Another Good Month For Obama
During his presidency, every year that Barack Obama's job approval rating has gone up in January, he has followed it up with an increase in February. This year was no different. After impressive gains to start the year off, Obama followed up with smaller (but still substantial) gains in February. As with last month, this is clearly visible on the new chart.
[Click on graph to see larger-scale version.]
The political news in February was, for the most part, dominated by the ongoing presidential race. The primary season finally began, and after the first four states voted all attention turned to Super Tuesday. Throughout it all, Obama wasn't in the news much himself, meaning there were no critical events (good or bad) during the month which impacted how the public felt about him.
The only really stunning political event to occur last month was the unexpected death of Supreme Court Justice Antonin Scalia. This only peripherally impacted the president, but will do so in much bigger ways over the next few months. The Republicans in Congress have vowed not to perform their constitutional duty of vetting anyone Obama nominates to the highest bench, which looks to be an enormous political fight throughout the entire election season. But it really didn't have a whole lot of impact in February, since Obama has yet to name anyone.
Other than that, it was a fairly quiet month politically. Notably absent was any sort of grandstanding and showdown over the budget -- an event that has taken place in Februarys past during Obama's term. The budget deal struck by the outgoing John Boehner still appears to be holding, for better or worse. Paul Ryan is quietly struggling with his own caucus over whether they're going to put a budget together for next year, but only political wonks have paid any attention to his problems.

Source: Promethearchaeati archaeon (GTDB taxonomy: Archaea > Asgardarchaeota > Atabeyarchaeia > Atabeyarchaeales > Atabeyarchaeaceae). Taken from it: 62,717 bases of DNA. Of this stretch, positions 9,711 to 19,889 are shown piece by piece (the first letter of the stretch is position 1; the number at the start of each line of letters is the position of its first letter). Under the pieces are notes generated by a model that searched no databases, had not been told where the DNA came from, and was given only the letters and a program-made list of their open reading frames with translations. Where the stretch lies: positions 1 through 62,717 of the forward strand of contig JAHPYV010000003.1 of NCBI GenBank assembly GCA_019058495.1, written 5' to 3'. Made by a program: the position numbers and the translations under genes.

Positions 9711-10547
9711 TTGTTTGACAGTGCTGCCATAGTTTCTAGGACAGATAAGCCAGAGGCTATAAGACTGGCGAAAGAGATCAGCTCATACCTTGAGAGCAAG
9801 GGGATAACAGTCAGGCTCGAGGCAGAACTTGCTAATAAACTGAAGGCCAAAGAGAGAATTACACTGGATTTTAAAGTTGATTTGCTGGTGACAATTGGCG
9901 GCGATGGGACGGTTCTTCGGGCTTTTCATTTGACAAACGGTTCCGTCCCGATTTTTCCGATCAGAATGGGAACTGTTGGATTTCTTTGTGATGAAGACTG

As I mentioned last month, I think there's a subtle boost to Obama's job approval rating coming from the Democratic presidential campaign. Hillary Clinton (in particular) is running essentially to be the third term of Obama's agenda. This was prominently on display during the primary race in South Carolina, and will remain a focus of her campaign throughout the entire election. This may be having a positive background effect on Obama's poll ratings, but I should mention that this is based on nothing more than my own gut feeling.
For February, Barack Obama's monthly average poll rating improved by a healthy 0.8 percent, up to a total of 46.3 percent. His disapproval rating fell 0.6 percent to reach 49.6 percent. To put these numbers in their proper context, this is the highest his approval rating has been in the last 32 months. It is the lowest disapproval rating for the past 31 months. Obama is now regaining ground he lost when his second term "honeymoon" period with the public ended. That's pretty impressive, although he's still got a ways to go (when sworn into office the second time, Obama's approval was at 52.7 percent and disapproval at 42.6 percent).
Let's take a closer look at Obama's entire second term. Normally I run these detail charts only going back a year, so that the movement of one month can be seen much clearer. The following chart instead shows Obama's entire second term, back to January of 2013.
[Click on graph to see larger-scale version.]
As you can see, the falloff from the honeymoon period was pretty sharp, and bottomed out at the end of 2013 at barely over 41 percent. This coincided with both the government shutdown and the disastrous rollout of the Obamacare exchange website.
Obama then struggled throughout 2014 to even reach 44 percent approval, then fell back to the 41 percent range by the end of the year (when the midterm elections happened). However, he started off 2015 much stronger, jumping sharply up to the 45 percent level and holding fast there for almost the entire year. He briefly dipped down below 44 percent at the end of last year, but he's now recovered all the ground he lost in November and December -- and more.
As you can plainly see, last month was the first time since June of 2013 that Obama's managed to top 46 percent in his monthly approval average. This is all good news for Obama fans, but the news is in fact even better than it appears, showing a strong trend heading upwards as March begins.
After starting February strong (daily approval 46.9 percent), Obama got two bad polls added into the mix, mid-month. One was within the range of other recent polling, but one was so far outside this range (putting Obama at only 40 percent approval) that it dragged down his average for the entire second half of the month. These outliers have now disappeared from the rolling daily average at Real Clear Politics (where I get all my data, I should mention), putting him in very strong position heading into March. There is a very good chance Obama's approval numbers will get even better next month, to put this another way.